The mark of true friends is that they don't require an explanation. However...
MarkTwain once said that in order to experience true joy, we must share it with "someone." So I reexamine, look within, and ask myself what to do if indeed, as B. B. King put it, "the thrill is gone." After a decade of blogging, from various "pulpits," thousands of posts—from the original Artful RV Adventures to the current Box Canyon Blog—is it time to move on to something else? Are the "rewards" worth the time, effort, and occasional aggravation to keep the Box Canyon ball in the air? The answer from within comes as a question, "What worth doing does not involve time, effort, and aggravation?" Touché.
Being the son of a preacher man I'm reminded of the Sermon on the Mount, where Jesus implored his gang of disciples to "hide not your talents under a bushel." An out-of-tune Sunday School song replays from an Assembly of God Children's Choir under my misdirection.
This little light of mine,
I'm going to let it shine...
Hide it under a bushel,
NO! I'm going to let it shine...
One need look no further than North Korea to understand that indoctrination is most effective with young, impressionable "blank slates."
If one chooses to risk their "light," share thoughts, heart, art... whatever, with "the world," they must be willing to pay the price of scrutiny, criticism, and, perhaps worst of all, "silence."
How does one refute silence?
It seems the older I get the easier I bleed, literally, and metaphorically. It has inched me toward fatalism, a warm and fuzzy "religion" where everything is out of our control, so why worry about it. Besides, if prayer actually worked, kids wouldn't' be suffering and dying of cancer every single day; ultimate injustice in my book... the Ultimate Bully... picking on weak, defenseless, and innocent children.
In the end, I believe that it's not death that scares us so much as it is the lack of control of how and when. I'm currently reading friend and fellow Rv'er Gwen O'Leary's book "When Life Hands You Alzheimers's, Make Aprons." In it, Gwen deftly and humorously renders her personal account story of care-taking her mother through the ravages of such a disease. It scares the beJesus out of me. Fatalism is the antidote, it encourages one to live wild and free every day, while they still can. It's analogous to certain Baptist sects, who believe "once saved, always saved." Really? Cool! Sign me up. Now all a fatalist needs to do is join in with the Baptists and all bases are covered, the perfect religion where neither risk nor sin haunts the wild and wicked. It's freeing. I went straight out (against Doctor's orders) and bought a brand new fat tired, full suspensioned mountain bike... one built to take on the sketchiest trails, the kind one needs to sate the inner adrenalin junkie. Ah, Baptism and Fatalism... where Quality of life trumps Quantity of life... a Separate Peace in the Valley I've been searching for.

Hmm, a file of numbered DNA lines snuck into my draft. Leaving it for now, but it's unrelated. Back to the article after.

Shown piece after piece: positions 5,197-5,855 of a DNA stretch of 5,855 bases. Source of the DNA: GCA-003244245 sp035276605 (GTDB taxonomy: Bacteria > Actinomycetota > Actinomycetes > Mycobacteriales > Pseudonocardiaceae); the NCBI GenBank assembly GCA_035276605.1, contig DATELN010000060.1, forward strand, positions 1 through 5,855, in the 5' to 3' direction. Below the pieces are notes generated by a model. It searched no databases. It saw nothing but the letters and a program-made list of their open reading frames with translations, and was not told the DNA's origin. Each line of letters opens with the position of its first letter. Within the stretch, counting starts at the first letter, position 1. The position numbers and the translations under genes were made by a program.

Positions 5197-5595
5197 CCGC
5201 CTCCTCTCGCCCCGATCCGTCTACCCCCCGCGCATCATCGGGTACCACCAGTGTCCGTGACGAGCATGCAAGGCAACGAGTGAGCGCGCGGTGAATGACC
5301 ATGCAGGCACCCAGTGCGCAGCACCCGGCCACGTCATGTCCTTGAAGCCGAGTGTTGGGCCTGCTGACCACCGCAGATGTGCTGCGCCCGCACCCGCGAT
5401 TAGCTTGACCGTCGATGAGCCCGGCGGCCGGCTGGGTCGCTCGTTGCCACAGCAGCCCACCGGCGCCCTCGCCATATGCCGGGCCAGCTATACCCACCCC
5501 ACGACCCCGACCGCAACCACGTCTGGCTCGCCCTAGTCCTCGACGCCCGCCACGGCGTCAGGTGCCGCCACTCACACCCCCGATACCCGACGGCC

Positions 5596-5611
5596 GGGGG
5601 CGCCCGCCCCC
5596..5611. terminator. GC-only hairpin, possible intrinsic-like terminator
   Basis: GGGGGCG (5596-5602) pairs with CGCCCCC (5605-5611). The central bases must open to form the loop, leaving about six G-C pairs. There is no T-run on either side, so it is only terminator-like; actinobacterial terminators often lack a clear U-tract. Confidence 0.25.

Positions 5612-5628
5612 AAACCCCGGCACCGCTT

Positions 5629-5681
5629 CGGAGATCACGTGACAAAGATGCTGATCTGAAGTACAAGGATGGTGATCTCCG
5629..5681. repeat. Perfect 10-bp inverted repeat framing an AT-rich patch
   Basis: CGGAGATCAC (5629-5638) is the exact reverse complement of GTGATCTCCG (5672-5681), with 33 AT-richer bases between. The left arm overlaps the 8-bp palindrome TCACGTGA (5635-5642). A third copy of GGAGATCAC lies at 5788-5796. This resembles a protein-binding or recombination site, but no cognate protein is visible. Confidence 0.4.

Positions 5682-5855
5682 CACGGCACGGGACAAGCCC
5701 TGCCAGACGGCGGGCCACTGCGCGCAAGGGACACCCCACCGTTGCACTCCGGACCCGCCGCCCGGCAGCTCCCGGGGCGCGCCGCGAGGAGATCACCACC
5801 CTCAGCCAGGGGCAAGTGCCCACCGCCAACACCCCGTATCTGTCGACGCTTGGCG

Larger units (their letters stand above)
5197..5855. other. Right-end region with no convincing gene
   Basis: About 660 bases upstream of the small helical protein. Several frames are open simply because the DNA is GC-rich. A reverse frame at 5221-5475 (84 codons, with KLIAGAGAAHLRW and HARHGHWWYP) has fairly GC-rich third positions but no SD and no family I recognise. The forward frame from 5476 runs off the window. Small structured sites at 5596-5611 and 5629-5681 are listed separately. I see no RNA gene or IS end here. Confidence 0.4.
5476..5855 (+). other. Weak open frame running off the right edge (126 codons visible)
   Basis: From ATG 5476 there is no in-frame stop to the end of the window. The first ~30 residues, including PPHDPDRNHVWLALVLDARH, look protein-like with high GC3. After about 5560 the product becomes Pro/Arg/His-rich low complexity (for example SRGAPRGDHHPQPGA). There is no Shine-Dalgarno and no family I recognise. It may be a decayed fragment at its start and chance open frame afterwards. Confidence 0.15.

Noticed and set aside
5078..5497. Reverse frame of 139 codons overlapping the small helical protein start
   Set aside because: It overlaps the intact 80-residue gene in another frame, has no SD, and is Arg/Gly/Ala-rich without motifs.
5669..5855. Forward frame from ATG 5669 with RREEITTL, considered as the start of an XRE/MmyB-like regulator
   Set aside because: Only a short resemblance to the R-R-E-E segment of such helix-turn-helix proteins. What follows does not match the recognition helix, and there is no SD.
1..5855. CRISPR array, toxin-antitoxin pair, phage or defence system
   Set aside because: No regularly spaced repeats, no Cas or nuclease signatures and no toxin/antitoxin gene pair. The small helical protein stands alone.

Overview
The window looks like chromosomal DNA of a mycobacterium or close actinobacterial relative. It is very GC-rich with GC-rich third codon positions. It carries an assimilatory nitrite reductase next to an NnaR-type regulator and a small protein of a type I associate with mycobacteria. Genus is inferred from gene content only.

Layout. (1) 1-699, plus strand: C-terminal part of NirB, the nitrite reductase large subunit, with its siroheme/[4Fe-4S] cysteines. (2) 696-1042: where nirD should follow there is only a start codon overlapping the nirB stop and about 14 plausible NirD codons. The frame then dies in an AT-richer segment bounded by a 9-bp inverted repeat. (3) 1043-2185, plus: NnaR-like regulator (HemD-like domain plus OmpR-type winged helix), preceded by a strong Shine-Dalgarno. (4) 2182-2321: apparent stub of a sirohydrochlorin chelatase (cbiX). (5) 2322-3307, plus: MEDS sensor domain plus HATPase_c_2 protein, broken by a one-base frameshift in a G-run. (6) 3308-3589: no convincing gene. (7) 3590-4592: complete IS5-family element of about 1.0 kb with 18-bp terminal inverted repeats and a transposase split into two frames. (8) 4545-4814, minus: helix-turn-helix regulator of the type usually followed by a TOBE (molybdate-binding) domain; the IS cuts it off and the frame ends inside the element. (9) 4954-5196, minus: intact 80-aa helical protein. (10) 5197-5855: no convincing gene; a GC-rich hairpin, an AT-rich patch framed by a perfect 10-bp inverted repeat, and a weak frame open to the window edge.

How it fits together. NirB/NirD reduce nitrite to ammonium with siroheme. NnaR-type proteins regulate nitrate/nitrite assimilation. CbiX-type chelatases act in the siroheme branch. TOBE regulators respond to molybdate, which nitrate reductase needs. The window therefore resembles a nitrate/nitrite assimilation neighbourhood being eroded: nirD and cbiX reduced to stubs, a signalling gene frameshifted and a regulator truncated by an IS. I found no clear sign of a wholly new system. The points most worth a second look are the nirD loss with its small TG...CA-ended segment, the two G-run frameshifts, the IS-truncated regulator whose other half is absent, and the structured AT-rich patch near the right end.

I digress. Now where was I? Explanations...
Yes, I could use some thicker skin. Silence amongst the congregation can be deafening, and it's known to cause outbursts of bravado... which, in reality, is nothing more than insecurity, boiling to the surface. Your recent accolades in the Comment Box are every bit as warm and fuzzy my new religion. Reassurance has the power to resurrect. But Gee, at 66 years old, you'd think it's about time I could turn off the lights and go to sleep without a "Teddy."